3) Do some pre-taped promos and do some packages for debuting acts to get us hyped. 

Lucha Underground got us excited for the… Rabbit Tribe.  By the time they finally debuted you couldn’t wait because you’ve seen backstage promos and segments between them and other wrestlers hyping them up. 

Matanza was locked in a cage for most of his time in Lucha Underground and was billed as being too dangerous to be let out.  Dario Cueto would feed him other wrestlers and victims from time to time just to let us know he was a killer.  So, when he hit people with his finisher it was believable that he could squash other wrestlers so easily. 

4) Go big or go home. 

Season two of Lucha Underground started with Mil Muertes sitting on a throne atop a pile of bones made from the dead bodies of the band that would play from season one.  It was something out of mortal combat and it was amazing.  He was the big bad guy and he would sit from atop his throne watching each match like an evil creepy god.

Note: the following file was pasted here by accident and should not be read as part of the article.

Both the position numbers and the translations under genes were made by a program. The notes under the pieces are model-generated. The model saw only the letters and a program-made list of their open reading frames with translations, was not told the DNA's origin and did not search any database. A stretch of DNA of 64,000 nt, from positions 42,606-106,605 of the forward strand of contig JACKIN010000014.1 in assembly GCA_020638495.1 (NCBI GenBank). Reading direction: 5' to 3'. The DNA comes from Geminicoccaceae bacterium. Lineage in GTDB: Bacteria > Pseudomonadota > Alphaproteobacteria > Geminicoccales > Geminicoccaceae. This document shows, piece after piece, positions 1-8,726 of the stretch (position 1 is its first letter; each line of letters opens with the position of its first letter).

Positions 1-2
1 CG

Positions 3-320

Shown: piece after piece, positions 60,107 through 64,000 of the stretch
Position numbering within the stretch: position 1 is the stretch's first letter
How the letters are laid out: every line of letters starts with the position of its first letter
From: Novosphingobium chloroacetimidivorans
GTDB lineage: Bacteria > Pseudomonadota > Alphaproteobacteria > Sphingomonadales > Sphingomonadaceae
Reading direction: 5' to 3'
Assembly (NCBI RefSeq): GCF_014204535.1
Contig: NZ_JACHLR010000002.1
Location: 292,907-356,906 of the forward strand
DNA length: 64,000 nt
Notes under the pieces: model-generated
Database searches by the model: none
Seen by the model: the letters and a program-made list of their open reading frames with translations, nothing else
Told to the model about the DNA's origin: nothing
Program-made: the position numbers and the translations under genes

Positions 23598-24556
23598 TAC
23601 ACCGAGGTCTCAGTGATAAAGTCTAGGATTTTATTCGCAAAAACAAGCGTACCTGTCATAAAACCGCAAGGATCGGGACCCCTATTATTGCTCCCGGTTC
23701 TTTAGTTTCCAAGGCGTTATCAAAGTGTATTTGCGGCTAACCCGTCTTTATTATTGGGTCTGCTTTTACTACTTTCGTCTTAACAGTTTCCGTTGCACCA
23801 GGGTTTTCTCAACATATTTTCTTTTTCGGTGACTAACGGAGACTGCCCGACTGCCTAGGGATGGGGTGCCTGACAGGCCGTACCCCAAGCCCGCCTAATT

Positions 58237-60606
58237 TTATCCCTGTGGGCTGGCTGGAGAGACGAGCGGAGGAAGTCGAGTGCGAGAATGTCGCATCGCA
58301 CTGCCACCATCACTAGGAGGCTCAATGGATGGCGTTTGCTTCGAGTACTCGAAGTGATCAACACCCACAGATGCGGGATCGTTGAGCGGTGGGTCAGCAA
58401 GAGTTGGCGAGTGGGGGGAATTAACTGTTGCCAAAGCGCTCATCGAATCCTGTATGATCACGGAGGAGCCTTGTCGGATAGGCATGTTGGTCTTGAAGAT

This made it all the more exciting when Pentagon broke his arm later in the show to set up a feud and oncoming battle between the two evil beings.  Compare that to showing a holographic of worms inside the ring. 

5) Conclusion and rebuttals. 

Some people might point out that Lucha Underground is way too unrealistic for them and that the constant deaths may have been over the top.  While it was very unrealistic you have to remember that this didn’t deter from the product.  Lucha Underground knew it was sports entertainment and didn’t go for the same sports-centric feel you would get with NJPW. 

Instead, it went further with the idea of a television show that had wrestling in it just like WWE goes for.  It knew what it was and embraced a lot of b-movie gimmicks and had electric guitar sound effects when the Worldwide Underground did air guitar in their matches.  I didn’t apologize and set a goal to provide fun and awesome shows. 

Also, keep in mind one of WWE’s biggest WrestleMania gimmicks centered around an undead zombie man.  Also, his brother-controlled fire and Vince McMahon’s limo exploded once.  Paul Bearer was killed when he was buried in cement.  Lucha Underground just took sports entertainment farther in the entertainment direction and didn’t look back.  WWE is stuck in their reality era and it’s not helping.